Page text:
New regulations governing employee drug and alcohol testing are being drafted every day. Aviation companies must have their own comprehensive anti-drug and alcohol programs. NATA Compliance Services provides effective, reliable third-party programs to keep you in compliance. Moving forward, more employees will be required to undergo drug and alcohol testing more frequently. What's more, all will require a minimum two-year check to prove they have not failed a drug or alcohol test. View the FAA Regulations for Conducting Anti-Drug and Alcohol Misuse Prevention Programs.
Permanent Bar Verification
According to Reference 14 CFR Part 121 Appendices I and J, FAA-regulated employees who work in safety-sensitive functions must undergo historical test results verifications pertaining to drug and alcohol records back to September 19, 1994.
Pilot Record Improvement Act of 1996 (PRIA)
The Pilot Records Improvement Act of 1996 (PRIA), as amended, was enacted to ensure that air carriers and air operators adequately investigate a pilot's background before allowing that pilot to conduct commercial air carrier flights. Under PRIA, a hiring employer cannot place a pilot into service until he or she obtains and reviews the last 5 years of the pilot's background and other safety-related records as specified in PRIA.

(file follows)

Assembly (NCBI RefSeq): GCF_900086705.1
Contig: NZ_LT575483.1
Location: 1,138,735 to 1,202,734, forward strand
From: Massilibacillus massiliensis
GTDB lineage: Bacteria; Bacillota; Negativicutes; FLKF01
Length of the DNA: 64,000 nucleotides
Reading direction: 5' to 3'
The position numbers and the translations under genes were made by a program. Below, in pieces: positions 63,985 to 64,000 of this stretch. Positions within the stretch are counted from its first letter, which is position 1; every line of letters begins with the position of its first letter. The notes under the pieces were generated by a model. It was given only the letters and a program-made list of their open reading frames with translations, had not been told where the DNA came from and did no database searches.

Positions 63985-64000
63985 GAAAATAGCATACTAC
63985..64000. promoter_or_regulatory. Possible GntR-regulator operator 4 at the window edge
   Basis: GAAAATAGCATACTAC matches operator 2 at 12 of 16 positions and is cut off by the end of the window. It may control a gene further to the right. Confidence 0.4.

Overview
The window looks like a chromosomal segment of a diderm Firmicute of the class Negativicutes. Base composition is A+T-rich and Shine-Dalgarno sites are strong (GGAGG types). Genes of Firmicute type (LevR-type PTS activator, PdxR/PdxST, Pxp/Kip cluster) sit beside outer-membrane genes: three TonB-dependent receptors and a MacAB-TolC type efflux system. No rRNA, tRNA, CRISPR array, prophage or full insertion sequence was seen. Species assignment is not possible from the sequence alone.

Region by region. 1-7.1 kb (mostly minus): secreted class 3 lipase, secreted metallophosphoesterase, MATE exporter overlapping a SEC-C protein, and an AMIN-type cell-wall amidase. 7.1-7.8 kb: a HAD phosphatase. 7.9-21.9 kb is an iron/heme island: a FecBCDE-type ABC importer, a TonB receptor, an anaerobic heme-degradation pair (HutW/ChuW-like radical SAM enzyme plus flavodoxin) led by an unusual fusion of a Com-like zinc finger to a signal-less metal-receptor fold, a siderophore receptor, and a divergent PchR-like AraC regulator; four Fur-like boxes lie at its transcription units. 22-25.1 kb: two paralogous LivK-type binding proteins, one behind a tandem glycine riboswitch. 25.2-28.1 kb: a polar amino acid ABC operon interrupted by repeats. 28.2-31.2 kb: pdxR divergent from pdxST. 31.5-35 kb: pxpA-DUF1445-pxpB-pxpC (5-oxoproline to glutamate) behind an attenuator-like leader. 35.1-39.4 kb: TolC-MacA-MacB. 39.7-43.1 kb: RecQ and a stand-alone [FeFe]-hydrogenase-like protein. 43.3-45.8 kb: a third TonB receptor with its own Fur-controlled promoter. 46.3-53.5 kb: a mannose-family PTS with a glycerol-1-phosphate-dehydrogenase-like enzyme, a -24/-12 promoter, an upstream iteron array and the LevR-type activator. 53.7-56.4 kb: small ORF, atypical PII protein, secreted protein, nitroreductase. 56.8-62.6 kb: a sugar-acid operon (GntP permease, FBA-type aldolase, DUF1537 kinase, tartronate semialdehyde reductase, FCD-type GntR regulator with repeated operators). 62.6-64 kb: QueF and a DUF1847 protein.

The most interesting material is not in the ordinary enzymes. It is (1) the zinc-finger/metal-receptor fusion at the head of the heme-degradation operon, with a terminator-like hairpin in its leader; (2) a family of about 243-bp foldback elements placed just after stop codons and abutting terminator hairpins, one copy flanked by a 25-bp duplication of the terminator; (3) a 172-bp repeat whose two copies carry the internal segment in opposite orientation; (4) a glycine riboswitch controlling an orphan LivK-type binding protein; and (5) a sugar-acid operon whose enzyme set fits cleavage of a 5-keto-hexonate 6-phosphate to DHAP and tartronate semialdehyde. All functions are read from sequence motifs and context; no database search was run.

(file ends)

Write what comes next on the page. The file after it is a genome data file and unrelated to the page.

This Advisory Circular (AC) is supplemented by the current edition of Federal Aviation Administration (FAA) Order 8000.88, PRIA Guidance for FAA Inspectors, and numerous other documents found on the PRIA Web site at www.faa.gov/pilots/lic_cert/pria. These sources of detailed information related to PRIA provide invaluable assistance to the certificate holder or others concerning the PRIA request process as well as other compliance issues.
The FAA has greatly expanded this AC from the previous version to address operational situations that the hiring employer may encounter that could affect his or her records request process through PRIA. The Flight Standards Service (AFS) is committed to a stakeholder-driven system of operation that will deliver FAA records and assistance to all parties subject to PRIA, when necessary.
Report to Congress: Improving General Aviation Security
(Pursuant to Section 132(b) of the Aviation and Transportation Security Act)
These regulations apply to general aviation (all aviation other than scheduled commercial flights and military aviation). The report provides a summary of potential vulnerabilities, an identification of the range and basic types of measures that may be taken to increase security, as well as outlines a toolbox of potential countermeasures. View the report here (PDF).
Check back often for regulatory updates courtesy of NATA Compliance Services.